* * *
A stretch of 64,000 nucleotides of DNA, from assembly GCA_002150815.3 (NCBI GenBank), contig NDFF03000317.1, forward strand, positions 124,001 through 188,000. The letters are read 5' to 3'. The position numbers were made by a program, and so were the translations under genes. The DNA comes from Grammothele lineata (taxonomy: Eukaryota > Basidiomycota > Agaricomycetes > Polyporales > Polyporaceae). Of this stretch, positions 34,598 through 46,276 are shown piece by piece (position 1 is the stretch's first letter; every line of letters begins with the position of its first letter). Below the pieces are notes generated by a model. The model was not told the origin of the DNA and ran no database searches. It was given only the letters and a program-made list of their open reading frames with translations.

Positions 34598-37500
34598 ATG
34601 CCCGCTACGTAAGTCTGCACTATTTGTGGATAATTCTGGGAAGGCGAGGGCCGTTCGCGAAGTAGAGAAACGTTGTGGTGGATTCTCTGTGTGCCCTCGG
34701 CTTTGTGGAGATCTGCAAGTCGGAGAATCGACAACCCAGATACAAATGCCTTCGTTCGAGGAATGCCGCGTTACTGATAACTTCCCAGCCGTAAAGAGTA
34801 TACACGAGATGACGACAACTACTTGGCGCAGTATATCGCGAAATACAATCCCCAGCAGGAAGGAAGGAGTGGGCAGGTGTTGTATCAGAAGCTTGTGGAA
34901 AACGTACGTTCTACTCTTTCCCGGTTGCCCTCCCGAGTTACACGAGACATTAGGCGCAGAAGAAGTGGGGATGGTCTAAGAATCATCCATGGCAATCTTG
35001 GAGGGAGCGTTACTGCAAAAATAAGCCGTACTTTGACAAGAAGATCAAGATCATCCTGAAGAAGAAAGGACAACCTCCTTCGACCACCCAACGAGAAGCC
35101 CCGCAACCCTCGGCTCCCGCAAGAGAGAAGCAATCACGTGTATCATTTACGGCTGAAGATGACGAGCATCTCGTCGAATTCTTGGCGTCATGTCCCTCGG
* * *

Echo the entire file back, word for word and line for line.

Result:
A stretch of 64,000 nucleotides of DNA, from assembly GCA_002150815.3 (NCBI GenBank), contig NDFF03000317.1, forward strand, positions 124,001 through 188,000. The letters are read 5' to 3'. The position numbers were made by a program, and so were the translations under genes. The DNA comes from Grammothele lineata (taxonomy: Eukaryota > Basidiomycota > Agaricomycetes > Polyporales > Polyporaceae). Of this stretch, positions 34,598 through 46,276 are shown piece by piece (position 1 is the stretch's first letter; every line of letters begins with the position of its first letter). Below the pieces are notes generated by a model. The model was not told the origin of the DNA and ran no database searches. It was given only the letters and a program-made list of their open reading frames with translations.

Positions 34598-37500
34598 ATG
34601 CCCGCTACGTAAGTCTGCACTATTTGTGGATAATTCTGGGAAGGCGAGGGCCGTTCGCGAAGTAGAGAAACGTTGTGGTGGATTCTCTGTGTGCCCTCGG
34701 CTTTGTGGAGATCTGCAAGTCGGAGAATCGACAACCCAGATACAAATGCCTTCGTTCGAGGAATGCCGCGTTACTGATAACTTCCCAGCCGTAAAGAGTA
34801 TACACGAGATGACGACAACTACTTGGCGCAGTATATCGCGAAATACAATCCCCAGCAGGAAGGAAGGAGTGGGCAGGTGTTGTATCAGAAGCTTGTGGAA
34901 AACGTACGTTCTACTCTTTCCCGGTTGCCCTCCCGAGTTACACGAGACATTAGGCGCAGAAGAAGTGGGGATGGTCTAAGAATCATCCATGGCAATCTTG
35001 GAGGGAGCGTTACTGCAAAAATAAGCCGTACTTTGACAAGAAGATCAAGATCATCCTGAAGAAGAAAGGACAACCTCCTTCGACCACCCAACGAGAAGCC
35101 CCGCAACCCTCGGCTCCCGCAAGAGAGAAGCAATCACGTGTATCATTTACGGCTGAAGATGACGAGCATCTCGTCGAATTCTTGGCGTCATGTCCCTCGG